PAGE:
And I should see that the client organisation has read-only access to the policy documents folder
	When I look at the audit trail
    Then I should see a log of how access to this folder was granted

Let me stress that we wrote this document in conversation with the customer. Previously I mentioned things like workflows and permissions and automations, but this document makes no mention of those. Because the customer does not care how we're going to implement this. They only care that their client gets access to these documents and they have some visibility into what the system is doing.

Also let me stress that the customer will probably never look at this document again[6]. So why do we restrict ourselves in this way?

Because we do not want to start thinking about implementations at this stage[7]. We are developers. We think in terms of classes and functions and data-structures and algorithms. But we are still figuring out what needs to happen, why it needs to happen[8], not how it's going to happen.

Filling in the blanks

The customer knows their own business and (usually) knows what they want. But they're not software developers and we know that they will not capture everything that the specification will need.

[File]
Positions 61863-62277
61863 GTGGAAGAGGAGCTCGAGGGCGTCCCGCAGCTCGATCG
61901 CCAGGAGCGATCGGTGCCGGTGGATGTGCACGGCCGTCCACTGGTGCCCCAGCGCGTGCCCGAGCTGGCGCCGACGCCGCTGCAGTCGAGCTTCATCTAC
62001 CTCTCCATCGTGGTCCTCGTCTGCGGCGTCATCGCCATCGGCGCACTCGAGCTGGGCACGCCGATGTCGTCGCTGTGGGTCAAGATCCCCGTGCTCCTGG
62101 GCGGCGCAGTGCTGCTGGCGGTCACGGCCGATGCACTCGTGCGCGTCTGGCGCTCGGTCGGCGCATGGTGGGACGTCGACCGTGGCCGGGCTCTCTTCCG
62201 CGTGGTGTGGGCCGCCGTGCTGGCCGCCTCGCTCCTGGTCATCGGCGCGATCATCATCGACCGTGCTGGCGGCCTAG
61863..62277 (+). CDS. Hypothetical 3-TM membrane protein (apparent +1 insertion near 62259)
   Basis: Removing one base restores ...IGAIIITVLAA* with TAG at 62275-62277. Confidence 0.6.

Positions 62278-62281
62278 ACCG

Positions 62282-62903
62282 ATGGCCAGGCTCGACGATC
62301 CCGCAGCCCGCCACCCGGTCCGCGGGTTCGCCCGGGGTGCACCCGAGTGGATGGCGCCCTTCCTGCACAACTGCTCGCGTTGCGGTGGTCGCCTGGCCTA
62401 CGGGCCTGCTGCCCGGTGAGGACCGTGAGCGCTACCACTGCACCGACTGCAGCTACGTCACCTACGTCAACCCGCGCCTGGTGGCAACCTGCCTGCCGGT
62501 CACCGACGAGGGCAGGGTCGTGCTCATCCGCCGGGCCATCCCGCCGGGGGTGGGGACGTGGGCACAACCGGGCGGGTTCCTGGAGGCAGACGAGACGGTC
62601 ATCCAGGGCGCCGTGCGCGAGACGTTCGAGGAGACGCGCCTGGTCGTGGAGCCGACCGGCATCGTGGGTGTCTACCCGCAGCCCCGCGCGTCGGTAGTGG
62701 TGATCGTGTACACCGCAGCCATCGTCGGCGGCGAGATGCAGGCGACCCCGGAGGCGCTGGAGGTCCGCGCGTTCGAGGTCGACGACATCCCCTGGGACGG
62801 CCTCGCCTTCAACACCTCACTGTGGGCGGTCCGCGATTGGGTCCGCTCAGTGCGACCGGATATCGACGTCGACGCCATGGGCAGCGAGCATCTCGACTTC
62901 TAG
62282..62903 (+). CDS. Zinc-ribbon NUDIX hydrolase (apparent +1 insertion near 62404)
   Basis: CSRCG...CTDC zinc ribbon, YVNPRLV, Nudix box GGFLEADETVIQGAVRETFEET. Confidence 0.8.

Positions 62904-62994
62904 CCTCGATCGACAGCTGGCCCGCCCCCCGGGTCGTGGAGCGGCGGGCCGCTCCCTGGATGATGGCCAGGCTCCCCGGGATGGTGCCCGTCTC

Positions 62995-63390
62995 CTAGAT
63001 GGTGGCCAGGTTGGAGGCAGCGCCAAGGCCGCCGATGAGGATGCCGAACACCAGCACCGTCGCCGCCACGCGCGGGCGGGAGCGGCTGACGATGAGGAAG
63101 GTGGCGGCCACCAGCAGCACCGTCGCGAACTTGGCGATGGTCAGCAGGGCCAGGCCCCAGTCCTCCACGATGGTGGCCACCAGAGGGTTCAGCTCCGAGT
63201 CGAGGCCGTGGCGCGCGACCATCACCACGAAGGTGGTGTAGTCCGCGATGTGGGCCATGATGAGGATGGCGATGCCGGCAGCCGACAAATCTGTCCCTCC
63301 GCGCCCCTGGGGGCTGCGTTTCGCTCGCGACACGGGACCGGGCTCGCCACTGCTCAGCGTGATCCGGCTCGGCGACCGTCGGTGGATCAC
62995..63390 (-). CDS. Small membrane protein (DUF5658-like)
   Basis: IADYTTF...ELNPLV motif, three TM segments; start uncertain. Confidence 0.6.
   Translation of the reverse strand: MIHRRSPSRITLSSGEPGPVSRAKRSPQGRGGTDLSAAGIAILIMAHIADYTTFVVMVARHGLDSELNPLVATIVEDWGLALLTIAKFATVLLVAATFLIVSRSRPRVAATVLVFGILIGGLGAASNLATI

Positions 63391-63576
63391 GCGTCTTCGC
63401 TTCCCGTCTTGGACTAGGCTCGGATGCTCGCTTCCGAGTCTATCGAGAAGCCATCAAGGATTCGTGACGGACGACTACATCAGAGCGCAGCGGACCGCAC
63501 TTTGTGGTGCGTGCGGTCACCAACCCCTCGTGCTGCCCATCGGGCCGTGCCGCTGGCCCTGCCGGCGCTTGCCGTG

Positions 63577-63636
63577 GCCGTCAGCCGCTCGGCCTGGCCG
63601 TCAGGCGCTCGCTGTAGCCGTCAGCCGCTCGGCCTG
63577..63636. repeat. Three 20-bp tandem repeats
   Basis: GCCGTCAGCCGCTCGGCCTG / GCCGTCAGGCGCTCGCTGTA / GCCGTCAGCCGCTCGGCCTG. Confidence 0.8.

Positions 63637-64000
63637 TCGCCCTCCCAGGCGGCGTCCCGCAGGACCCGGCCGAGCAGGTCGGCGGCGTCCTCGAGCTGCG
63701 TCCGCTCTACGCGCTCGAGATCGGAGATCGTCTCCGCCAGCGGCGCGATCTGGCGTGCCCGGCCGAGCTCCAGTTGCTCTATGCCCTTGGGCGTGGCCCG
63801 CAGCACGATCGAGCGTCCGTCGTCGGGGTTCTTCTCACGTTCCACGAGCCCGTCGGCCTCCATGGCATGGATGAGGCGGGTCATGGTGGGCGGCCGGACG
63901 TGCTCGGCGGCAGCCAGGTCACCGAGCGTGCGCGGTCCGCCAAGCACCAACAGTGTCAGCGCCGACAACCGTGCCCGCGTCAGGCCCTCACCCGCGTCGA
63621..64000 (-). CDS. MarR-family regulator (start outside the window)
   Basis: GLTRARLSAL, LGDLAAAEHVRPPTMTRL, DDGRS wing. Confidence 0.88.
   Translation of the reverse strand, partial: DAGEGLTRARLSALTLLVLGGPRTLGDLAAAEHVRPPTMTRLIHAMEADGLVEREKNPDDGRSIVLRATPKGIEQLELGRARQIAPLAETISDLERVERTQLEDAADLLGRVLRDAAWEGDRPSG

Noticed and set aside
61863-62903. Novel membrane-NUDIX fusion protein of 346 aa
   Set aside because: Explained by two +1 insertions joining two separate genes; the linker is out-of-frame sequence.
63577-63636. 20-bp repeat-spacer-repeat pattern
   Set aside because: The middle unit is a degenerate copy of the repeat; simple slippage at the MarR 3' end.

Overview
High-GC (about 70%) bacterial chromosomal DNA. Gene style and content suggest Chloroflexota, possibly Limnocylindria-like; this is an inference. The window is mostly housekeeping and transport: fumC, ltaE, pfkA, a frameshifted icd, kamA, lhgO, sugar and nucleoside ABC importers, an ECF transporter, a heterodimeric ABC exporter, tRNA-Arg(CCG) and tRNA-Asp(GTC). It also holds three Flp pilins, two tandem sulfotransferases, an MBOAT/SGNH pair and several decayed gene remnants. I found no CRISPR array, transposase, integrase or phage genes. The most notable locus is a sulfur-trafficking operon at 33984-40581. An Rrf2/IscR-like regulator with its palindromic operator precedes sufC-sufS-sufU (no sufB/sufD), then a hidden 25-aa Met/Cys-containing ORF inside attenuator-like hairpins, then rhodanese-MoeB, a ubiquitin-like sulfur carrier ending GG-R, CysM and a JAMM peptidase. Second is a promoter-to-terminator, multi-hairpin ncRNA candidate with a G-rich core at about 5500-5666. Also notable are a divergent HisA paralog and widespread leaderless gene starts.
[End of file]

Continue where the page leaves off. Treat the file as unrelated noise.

For example, they are just going to take it for granted that none of this functionality is available if you're not logged in.

We will need to ask them what happens if someone logs in as a normal staff member rather than an admin. Maybe ordinary staff members are permitted to add organisations, maybe they're not; maybe they're permitted to read the audit trail, maybe they're not.

It's our duty, as developers, to think of these alternative scenarios, ask the right questions and ensure that the specification is complete. Again, the customer won't really care and will probably find us pedantic and annoying for asking these things[9] but it needs to be done.

In this case, we can flesh out our specification with a couple more scenarios.

  Scenario: Attempting to create a client organisation when not logged
    When I am not logged in
    Then I should not be able to add a client organisation 

  Scecnario: Attempting to create a client organisation when not an admin
    Given I have a non-admin account at a health and safety organisation
    When I log in
    Then I should not be able to add a client organisation 

The implementation

Now we've finished talking to the customer, we've got our specification written up, we can create spec/features/adding_client_organisation_steps.rb and take our first steps towards the implementation.